Communicator of the Month: Jane Addams

Original artwork with a green and blue background with to hands in black and white over a red megaphone that says Stop the War!

Co-Author: Catie Carreras

Our Communicator of the Month series showcases individuals whose voices have made a lasting impact on our country. In 2023, we recognize 12 Proponents of Peace who were dedicated to resolving conflict and envisioned a world without violence. Whether they advocated for civil education classes or found the common link between the civil rights and peace movements, the efforts of these activists mitigated hostile conditions in many of the world’s most divided countries — including our own. Their cooperative processes led to negotiation, reconciliation and growth — and are still teaching us how to connect back to our shared humanity, even in times of strife.

 

“Nothing could be worse than the fear that one had given up too soon, and left one unexpended effort that might have saved the world.” — Jane Addams

 

September 6, 1860 — May 21, 1935

Jane Addams — a name synonymous with feminism, social work and dedication to international peace — was born in Cedarville, Illinois, on the eve of the Civil War. Her principles were deeply rooted in social and political reform, as her father was an Illinois state senator who fought as an abolitionist during the Civil War. Her intrinsic motivation to promote peace for the greater good grew from there; in 1931, she would go on to become the second woman ever — and the first American woman — to receive the Nobel Peace Prize.

Young Jane excelled at Rockford Female Seminary (now Rockford University), graduating as valedictorian in 1881. However, a congenital spinal abnormality postponed her pursuit of medicine at the Women’s Medical College of Pennsylvania. Instead, Addams spent nearly two years in Europe, crossing paths with and absorbing knowledge from social reform advocates from around the world. Her time traveling further inspired her to dedicate herself to activism, which led to her work as a peacemaker.

At the age of 27, she stumbled upon Toynbee Hall, a settlement house in London’s East End. This inspired Addams to establish the first settlement house in the United States in 1889 — known as Hull House — alongside her friend and former Rockford classmate Ellen G. Starr. Settlement houses were important reform institutions in the late 19th and early 20th centuries, often large buildings in crowded immigrant neighborhoods within industrial cities such as New York, Chicago, Boston and Philadelphia. Settlement residents were educated and typically middle- to upper-class individuals who helped workers in their community struggling with poverty and other challenges resulting from urbanization and immigration.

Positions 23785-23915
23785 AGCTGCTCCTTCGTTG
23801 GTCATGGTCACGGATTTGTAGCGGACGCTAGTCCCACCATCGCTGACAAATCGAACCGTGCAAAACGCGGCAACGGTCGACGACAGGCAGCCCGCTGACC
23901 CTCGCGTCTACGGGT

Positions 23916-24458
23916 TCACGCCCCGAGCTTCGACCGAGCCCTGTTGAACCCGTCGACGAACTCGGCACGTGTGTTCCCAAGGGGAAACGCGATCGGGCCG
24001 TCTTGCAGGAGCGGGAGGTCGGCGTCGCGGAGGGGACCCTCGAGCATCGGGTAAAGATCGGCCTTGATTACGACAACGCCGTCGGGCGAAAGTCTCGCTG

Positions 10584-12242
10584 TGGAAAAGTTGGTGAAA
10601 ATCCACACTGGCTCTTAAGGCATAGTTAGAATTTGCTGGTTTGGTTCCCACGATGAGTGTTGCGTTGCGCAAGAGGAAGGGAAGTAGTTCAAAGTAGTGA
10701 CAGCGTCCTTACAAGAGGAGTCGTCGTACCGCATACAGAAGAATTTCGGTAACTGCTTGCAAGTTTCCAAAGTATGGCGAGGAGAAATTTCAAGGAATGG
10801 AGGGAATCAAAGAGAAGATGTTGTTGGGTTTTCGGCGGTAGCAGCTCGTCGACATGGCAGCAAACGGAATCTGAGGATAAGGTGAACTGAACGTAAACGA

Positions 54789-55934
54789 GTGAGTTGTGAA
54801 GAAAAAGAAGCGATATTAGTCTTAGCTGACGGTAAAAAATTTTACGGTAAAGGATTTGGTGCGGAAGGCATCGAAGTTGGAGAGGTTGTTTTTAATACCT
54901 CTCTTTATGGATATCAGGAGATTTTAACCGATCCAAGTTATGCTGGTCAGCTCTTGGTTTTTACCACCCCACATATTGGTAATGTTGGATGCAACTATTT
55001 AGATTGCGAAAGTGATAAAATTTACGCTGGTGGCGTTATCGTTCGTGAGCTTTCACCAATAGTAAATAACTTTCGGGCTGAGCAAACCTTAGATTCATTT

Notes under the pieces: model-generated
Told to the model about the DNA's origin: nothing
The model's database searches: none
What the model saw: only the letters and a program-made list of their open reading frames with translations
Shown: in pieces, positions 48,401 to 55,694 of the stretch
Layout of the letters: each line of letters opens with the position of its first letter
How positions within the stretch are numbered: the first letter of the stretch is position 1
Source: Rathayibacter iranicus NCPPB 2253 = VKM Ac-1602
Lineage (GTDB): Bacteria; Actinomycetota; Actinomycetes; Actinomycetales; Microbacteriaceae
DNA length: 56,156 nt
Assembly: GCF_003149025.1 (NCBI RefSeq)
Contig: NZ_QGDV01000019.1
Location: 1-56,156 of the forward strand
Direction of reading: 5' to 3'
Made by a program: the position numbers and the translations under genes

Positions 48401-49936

In 1906, Addams began lecturing at the University of Wisconsin’s summer sessions, and in 1907 she published Newer Ideals of Peace, which outlined the problems that America was facing at the intersection between industrialism, militarism and patriotism. A committed pacifist, she was a vocal critic of war and militarism, particularly during World War I. She was involved in various peace conferences and efforts to prevent war and promote disarmament. Addams advocated for international cooperation and diplomacy as an alternative to armed conflict.

In April 1915, Addams served as chair of the International Congress of Women, alongside other prominent feminist leaders. This would later establish the Women’s International League for Peace and Freedom (WILPF), an organization in which Addams was a key figure, contributing to its growth and its mission of promoting peace and freedom and serving as its first president. She used her international influence to advance the goals of WILPF and advocate for peaceful conflict resolution and disarmament.

In addition to these advocacy efforts, Addams also played a pivotal role in the suffrage movement and co-founded the NAACP. Her work to promote peace was characterized by her commitment to social reform, her pacifist beliefs, and her efforts to bring about a more just world through activism and advocacy. Addams’ lifelong dedication to improving society left an indelible mark on our world and paved the way for other “New Women” to be empowered for decades to come.